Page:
Updated from 9:06 a.m. EDT
And now, the details.
In a widely expected
said Wednesday that it had agreed to acquire
in an all-stock deal valued at close to $36 billion.
The deal, which brings together two of the nation's oldest financial institutions, has been approved by both boards.
Each share of J.P. Morgan stock will be exchanged for 3.7 shares of Chase stock. Based on Tuesday's closing prices, the deal values J.P. Morgan at a 8% premium to the market. J.P. Morgan closed Tuesday at $183.88 per share, while Chase Manhattan closed at $53.75.
The new company will be called
J.P. Morgan Chase & Co.
, and will be a formidable new player on the global finance scene with $660 billion in assets. On a pro forma basis, J.P. Morgan Chase would have had net income of about $7.5 billion last year on revenue of $31 billion.
Executives from both companies will share power in the new firm. Douglas Warner III, chairman and chief executive of J.P. Morgan, will become chairman of the new company. William Harrison, chairman and CEO of Chase, will become president and CEO of J.P. Morgan Chase. The board of directors of J.P. Morgan Chase will consist of eight members from the current Chase board and five members from J.P. Morgan's board. Warner and Harrison will co-chair the firm's executive committee, its senior policy making management group.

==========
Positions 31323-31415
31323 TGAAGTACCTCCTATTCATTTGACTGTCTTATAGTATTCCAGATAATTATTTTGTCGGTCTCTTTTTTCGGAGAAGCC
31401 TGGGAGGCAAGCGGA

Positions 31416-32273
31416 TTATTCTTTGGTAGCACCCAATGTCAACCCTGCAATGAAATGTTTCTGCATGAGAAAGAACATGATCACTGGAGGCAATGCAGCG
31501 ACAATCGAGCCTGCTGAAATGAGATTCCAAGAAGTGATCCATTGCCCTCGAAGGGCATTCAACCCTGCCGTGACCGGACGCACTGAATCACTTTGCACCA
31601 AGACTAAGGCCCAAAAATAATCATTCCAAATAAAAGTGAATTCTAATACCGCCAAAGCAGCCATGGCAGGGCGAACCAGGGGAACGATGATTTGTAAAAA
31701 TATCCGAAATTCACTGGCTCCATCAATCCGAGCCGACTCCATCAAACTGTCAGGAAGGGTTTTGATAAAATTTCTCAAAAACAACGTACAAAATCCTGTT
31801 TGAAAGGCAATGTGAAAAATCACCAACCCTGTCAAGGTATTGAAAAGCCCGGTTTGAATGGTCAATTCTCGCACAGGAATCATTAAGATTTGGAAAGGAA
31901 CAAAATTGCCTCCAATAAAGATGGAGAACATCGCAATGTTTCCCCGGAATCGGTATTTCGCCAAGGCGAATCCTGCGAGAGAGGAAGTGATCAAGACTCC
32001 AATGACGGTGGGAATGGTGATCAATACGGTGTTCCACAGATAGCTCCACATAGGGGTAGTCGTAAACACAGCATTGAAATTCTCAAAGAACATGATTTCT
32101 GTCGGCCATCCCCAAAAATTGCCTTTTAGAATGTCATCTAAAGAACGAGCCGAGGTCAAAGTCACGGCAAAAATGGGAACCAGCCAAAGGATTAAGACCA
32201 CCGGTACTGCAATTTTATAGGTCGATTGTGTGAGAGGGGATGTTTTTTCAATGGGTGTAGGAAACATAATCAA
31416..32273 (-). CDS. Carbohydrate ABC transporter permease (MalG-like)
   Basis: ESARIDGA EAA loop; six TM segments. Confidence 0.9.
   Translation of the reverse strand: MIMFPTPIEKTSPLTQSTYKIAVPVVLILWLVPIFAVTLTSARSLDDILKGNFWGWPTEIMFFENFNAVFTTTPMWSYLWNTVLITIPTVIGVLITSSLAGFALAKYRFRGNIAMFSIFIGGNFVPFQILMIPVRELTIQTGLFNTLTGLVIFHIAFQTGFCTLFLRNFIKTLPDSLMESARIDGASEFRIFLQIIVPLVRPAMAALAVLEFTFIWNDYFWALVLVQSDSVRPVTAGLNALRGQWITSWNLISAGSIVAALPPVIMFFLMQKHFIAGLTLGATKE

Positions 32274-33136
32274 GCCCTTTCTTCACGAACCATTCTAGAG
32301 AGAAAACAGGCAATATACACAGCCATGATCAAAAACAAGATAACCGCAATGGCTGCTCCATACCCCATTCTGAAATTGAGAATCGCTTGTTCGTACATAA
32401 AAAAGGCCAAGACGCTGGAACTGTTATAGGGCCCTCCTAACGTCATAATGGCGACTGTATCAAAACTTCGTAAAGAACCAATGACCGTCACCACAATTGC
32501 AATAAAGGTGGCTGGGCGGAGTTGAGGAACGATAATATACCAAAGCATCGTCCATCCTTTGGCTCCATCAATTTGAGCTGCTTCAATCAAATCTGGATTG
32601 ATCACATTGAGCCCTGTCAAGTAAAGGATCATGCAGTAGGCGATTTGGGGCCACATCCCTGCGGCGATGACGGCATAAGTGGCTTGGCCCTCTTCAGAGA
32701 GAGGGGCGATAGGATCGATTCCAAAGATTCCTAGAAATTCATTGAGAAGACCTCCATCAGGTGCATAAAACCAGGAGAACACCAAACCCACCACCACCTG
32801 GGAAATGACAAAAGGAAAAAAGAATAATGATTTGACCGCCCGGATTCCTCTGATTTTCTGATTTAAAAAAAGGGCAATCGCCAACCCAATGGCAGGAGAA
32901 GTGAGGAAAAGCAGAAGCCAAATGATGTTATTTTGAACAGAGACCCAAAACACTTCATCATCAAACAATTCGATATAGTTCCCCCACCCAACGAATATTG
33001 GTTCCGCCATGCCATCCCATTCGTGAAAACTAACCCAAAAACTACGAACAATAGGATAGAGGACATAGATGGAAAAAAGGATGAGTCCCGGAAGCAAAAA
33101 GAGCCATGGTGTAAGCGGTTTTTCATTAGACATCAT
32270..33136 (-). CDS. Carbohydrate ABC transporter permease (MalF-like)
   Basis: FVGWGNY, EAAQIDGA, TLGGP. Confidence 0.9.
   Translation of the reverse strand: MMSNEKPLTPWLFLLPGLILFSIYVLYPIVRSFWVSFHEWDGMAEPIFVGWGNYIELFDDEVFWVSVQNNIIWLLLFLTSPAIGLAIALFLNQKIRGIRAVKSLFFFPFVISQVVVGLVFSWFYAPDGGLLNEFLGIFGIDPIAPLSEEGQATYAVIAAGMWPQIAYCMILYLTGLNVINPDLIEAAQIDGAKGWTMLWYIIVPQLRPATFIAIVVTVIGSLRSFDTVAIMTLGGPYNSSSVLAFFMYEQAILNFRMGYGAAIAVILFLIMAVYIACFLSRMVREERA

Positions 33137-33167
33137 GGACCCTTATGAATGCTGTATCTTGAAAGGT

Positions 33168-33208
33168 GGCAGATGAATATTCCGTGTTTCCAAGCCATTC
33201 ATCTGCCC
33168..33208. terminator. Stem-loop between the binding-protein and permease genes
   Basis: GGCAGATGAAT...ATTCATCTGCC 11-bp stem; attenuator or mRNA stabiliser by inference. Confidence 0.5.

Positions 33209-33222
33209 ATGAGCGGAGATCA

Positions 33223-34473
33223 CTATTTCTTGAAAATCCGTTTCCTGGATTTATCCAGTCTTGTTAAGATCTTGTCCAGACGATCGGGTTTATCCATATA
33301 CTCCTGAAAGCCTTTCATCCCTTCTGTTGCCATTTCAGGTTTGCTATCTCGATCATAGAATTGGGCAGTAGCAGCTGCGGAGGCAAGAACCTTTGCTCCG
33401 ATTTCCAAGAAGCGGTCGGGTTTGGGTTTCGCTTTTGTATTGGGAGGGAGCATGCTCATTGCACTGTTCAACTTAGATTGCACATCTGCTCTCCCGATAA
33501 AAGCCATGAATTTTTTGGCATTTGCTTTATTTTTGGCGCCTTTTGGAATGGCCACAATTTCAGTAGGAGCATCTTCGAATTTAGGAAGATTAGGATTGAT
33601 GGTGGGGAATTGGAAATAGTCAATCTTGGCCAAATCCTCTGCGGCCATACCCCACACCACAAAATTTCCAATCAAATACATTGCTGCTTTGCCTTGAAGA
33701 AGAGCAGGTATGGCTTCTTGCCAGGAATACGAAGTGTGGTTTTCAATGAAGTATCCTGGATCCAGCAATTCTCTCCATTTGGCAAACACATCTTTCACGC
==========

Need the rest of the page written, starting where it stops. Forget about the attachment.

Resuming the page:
The investment banking and asset management division will be known globally as J.P. Morgan, while the retail business -- which includes credit cards, regional consumer banking in the New York tri-state area and Texas, mortgage banking, consumer lending and insurance -- will retain the Chase name.
The merger is expected to result in about $1.9 billion in pre-tax cost savings by the end of the second year following the completion of the deal. The deal is expected to close in the first quarter of 2001.
The companies said they anticipate costs associated with the merger of about $2.8 billion, a portion of which will be taken as a charge once the deal closes.
The histories of both firms are entwined in the history of the U.S. itself. J.P. Morgan was
founded in 1861, and rescued the country's financial system after a panic forced a run on banks and a collapse of Wall Street in 1907. The incident led to the creation of the country's first central bank, the
, in 1913.
The corporate descendant of Chase Manhattan is
, formed in 1799 by Aaron Burr, a one-time vice president of the U.S. perhaps more famous for killing Alexander Hamilton in a duel. Manhattan Bank financed the Erie Canal and merged with
Chase National Bank
-- formed in 1877 and named for
Secretary Salmon Chase -- in 1955.
Chase closed Wednesday regular trading down $2.13, or 4%, at $50.69. Meanwhile, J.P. Morgan closed down $4, or 2%, at $181.50.